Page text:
Honey, Nature’s First Sweetener

13 June, 2011 at 20:24 | Posted in Body & Mind, Food, Nature | Leave a comment
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By Susan Hallett

Honey, a gift of countless bees buzzing over fields of flowers, was the main sweet food in ancient times, long before cane sugar was known. It is the sweet liquid made by worker bees from the nectar secreted by certain plants and flowers, such as thyme or rosemary, alfalfa or clover. It was once thought that honey was a magical substance and that gods who drank it were made immortal. Dionysus, the god of wine, is said to have found the streams of Mount Parnassus running with honey. And the Romans ate honey as part of their New Year celebrations.

The Canada Agriculture Museum has a virtual exhibit about bees and pollination—which is “needed for about one-third of our food crops.” Certain crops, such as apples, pears, and blueberries are “highly dependent on bees for pollination.” The exhibit tells us about bee products, such as wax, royal jelly, pollen, and venom. In traditional Chinese medicine, according to notes from the virtual display, eating royal jelly is said to increase energy and prolong youthfulness. And propolis has “antimicrobial properties, which help keep the beehive sterile.”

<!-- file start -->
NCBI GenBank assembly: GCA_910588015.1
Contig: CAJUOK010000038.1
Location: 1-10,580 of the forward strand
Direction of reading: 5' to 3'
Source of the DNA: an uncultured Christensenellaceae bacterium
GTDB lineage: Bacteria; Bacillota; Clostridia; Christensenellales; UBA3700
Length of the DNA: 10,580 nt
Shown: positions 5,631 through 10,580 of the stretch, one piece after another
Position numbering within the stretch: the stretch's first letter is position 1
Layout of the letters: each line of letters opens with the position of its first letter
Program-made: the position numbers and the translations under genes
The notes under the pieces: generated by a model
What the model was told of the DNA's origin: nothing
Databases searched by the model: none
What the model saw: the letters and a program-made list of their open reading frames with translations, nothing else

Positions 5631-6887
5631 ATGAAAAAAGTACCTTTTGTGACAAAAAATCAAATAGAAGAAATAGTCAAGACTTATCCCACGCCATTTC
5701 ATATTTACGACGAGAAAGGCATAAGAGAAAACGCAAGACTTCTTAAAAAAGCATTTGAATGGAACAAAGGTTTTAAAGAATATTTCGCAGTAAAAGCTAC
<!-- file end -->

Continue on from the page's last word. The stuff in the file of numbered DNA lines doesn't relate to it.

Visit  agriculture.technomuses.ca/english/bees/the-beekeeper


875 ml (3 1/2 cups) zucchini, thinly sliced
50 ml (1/4 cup) honey
50 ml (1/4 cup) white wine vinegar
50 ml (1/4 cup) olive oil
25 ml (1/8 cup) green pepper, chopped
25 ml (2 tbsp) celery, diced
10 ml (2 tsp) onion, minced
1.5 ml (1/3 tsp) salt
2 ml (1/2 tsp) black pepper

Mix all ingredients in a glass or ceramic bowl. Cover and refrigerate at least eight hours.
Drain and serve either chilled or at room temperature. This makes approximately 1 litre (4 1/2 cups).

NB: Never feed honey to a child under a year old.

Read more: Honey, Nature’s First Sweetener | Life | Epoch Times

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